GRE Blues

Standardized testing may have its purpose, but it’s a headache for anyone and everyone who has ever had to go through it (which should be just about everybody in the US and may people besides).

I am currently studying for my GREs, which I’ll be taking the last Monday of the month (prayers and crossed fingers appreciated). I’m consistently getting high enough verbal scores, but for one of my programs my math scores need to be at least five points higher.

This leads to me studying, and taking a test a day, because I decided I wanted to do this a bit late in the game and really should have taken the test last year.

That, and I really need to nail it the first time.


The GRE test costs $185 each time you take it. As if that wasn’t the most ridiculous pricing I’ve ever seen in my life. It’s not even like they’ve got a bunch of paper and ink they’re spending that money on because it’s all computerized. Isn’t that supposed to save money?

Anyway, here’s my advice on this test. Don’t wait until the last minute. If you have even an inkling that you’re going to need to take this for Grad school, start NOW, however far into college you are (and if it’s about to be fall of your final year, get going RIGHT NOW, don’t even bother finishing this post – well, maybe when you finish, then). Princeton Review has a single free test, although it doesn’t give the best analytics post-test. Kaplan also has free services, and they’re FANTASTIC. I really think this is a good place to start. Get a book if you can. Do an online course through Kaplan if you can afford it and your preliminary tests reveal that you need help in one or both sections. They actual have Verbal Only and Quantitative Only courses, which is great if you know one’s fine but the other needs work.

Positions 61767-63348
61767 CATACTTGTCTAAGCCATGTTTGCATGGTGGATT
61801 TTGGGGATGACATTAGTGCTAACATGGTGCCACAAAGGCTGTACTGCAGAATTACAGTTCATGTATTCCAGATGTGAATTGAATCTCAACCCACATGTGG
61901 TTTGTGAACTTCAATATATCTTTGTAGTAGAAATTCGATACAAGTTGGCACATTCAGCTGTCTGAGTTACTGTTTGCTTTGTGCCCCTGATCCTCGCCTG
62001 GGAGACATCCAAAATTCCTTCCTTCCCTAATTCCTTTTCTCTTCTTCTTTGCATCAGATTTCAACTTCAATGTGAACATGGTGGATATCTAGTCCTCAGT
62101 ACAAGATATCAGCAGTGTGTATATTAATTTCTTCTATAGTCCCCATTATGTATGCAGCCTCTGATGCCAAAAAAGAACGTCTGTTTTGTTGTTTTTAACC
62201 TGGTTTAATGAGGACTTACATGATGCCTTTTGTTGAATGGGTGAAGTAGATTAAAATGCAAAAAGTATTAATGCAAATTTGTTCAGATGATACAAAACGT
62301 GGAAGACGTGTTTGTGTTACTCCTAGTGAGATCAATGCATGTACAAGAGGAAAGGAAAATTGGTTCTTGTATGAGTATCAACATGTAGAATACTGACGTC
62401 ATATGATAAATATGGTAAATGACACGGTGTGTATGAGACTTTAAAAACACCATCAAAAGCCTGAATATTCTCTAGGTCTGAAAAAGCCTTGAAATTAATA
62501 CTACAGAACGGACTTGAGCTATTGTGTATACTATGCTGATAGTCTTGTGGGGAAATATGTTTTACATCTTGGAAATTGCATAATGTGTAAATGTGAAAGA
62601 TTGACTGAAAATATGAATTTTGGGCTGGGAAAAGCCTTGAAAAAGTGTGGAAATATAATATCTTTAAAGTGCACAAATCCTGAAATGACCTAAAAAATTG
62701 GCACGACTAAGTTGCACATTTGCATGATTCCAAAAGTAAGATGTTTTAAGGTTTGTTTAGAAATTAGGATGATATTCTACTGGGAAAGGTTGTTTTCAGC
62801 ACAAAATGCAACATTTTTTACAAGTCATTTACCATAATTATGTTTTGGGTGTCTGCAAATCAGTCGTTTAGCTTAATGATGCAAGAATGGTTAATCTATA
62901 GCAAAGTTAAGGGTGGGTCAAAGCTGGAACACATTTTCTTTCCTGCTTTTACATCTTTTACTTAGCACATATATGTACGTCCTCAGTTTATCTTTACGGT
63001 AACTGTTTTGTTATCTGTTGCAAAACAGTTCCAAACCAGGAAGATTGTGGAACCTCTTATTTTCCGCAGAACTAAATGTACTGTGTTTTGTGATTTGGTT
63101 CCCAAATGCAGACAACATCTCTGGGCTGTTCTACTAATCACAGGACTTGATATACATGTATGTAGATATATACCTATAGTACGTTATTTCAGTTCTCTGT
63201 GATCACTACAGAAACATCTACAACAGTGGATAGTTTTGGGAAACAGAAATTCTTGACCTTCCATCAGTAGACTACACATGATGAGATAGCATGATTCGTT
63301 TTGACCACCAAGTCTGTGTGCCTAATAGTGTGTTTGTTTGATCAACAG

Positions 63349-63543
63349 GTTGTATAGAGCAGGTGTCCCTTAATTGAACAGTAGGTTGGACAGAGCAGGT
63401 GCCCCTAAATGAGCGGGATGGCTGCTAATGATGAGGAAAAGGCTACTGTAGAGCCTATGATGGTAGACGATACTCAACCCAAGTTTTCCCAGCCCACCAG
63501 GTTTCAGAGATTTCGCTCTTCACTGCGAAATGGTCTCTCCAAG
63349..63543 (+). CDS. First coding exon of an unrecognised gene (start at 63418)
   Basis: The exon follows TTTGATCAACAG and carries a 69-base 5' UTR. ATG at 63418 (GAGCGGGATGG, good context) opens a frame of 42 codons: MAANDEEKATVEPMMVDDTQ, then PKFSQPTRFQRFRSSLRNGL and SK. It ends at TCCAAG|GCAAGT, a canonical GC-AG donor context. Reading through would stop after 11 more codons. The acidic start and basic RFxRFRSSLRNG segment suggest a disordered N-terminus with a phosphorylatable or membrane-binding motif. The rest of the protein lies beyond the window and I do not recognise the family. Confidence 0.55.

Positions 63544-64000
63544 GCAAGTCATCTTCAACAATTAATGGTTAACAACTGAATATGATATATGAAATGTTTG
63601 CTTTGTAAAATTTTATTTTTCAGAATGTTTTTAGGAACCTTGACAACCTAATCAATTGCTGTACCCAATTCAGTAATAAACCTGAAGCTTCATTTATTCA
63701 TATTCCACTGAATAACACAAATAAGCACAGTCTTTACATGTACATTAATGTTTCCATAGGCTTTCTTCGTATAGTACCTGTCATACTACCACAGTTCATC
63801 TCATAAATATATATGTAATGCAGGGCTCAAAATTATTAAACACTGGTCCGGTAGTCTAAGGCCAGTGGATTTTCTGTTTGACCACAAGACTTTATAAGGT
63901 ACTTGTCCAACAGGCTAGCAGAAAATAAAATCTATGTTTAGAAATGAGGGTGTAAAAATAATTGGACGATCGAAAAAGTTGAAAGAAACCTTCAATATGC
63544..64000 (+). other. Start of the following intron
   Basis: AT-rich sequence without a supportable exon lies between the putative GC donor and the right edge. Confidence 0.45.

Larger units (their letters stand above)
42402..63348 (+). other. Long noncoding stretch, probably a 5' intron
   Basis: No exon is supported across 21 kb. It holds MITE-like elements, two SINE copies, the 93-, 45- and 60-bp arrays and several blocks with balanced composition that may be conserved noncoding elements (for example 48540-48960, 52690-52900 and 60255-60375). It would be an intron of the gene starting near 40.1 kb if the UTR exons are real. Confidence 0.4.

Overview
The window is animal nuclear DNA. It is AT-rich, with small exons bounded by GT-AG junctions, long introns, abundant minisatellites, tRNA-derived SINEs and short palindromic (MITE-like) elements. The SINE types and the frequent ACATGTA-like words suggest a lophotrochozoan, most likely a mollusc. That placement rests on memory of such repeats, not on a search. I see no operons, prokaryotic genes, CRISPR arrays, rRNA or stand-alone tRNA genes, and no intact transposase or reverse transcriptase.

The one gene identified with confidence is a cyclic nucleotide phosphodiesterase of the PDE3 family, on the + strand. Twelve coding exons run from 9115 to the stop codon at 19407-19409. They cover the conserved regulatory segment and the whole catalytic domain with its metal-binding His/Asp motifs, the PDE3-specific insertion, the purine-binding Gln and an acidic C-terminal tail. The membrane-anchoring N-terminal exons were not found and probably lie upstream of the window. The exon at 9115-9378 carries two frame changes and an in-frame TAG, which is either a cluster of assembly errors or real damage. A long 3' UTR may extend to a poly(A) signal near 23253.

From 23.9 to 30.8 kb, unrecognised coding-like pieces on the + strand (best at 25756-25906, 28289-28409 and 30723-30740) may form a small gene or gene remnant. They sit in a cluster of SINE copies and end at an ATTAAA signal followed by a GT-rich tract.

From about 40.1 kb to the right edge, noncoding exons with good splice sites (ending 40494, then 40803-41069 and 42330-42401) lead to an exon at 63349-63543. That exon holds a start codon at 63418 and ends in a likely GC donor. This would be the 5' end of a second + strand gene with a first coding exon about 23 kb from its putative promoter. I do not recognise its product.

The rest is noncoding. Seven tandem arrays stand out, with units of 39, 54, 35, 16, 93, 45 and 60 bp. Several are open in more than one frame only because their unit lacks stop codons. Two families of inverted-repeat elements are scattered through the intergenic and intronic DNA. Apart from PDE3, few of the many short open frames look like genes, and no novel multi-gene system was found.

One thing I did for the math as well, since I was so out of practice, was do all the SAT II math practice tests we had around the house from mine and my brothers’ previous testing experiences. It’s a bit of overkill as this level isn’t all going to be on the test by any stretch, but I have to admit that my math scores were better off for it.

So that’s my advice on this particular part of Grad School Applications. I will go back to reading about MFA programs and leave you with that nugget of thought for the night.




About Charlotte Blackwood

Charlotte Blackwood is a self-employed aspiring author working on perfecting her first novella/ first novel. She is a current student at Claremont McKenna College in Claremont, CA. If you're looking for a reading list (someday she'll add her own works to the list), she's currently supporting Anna Karenina, anything by Dickens, anything by Tolkien, anything by JK Rowling, A Song of Ice and Fire, and The Hunger Games.

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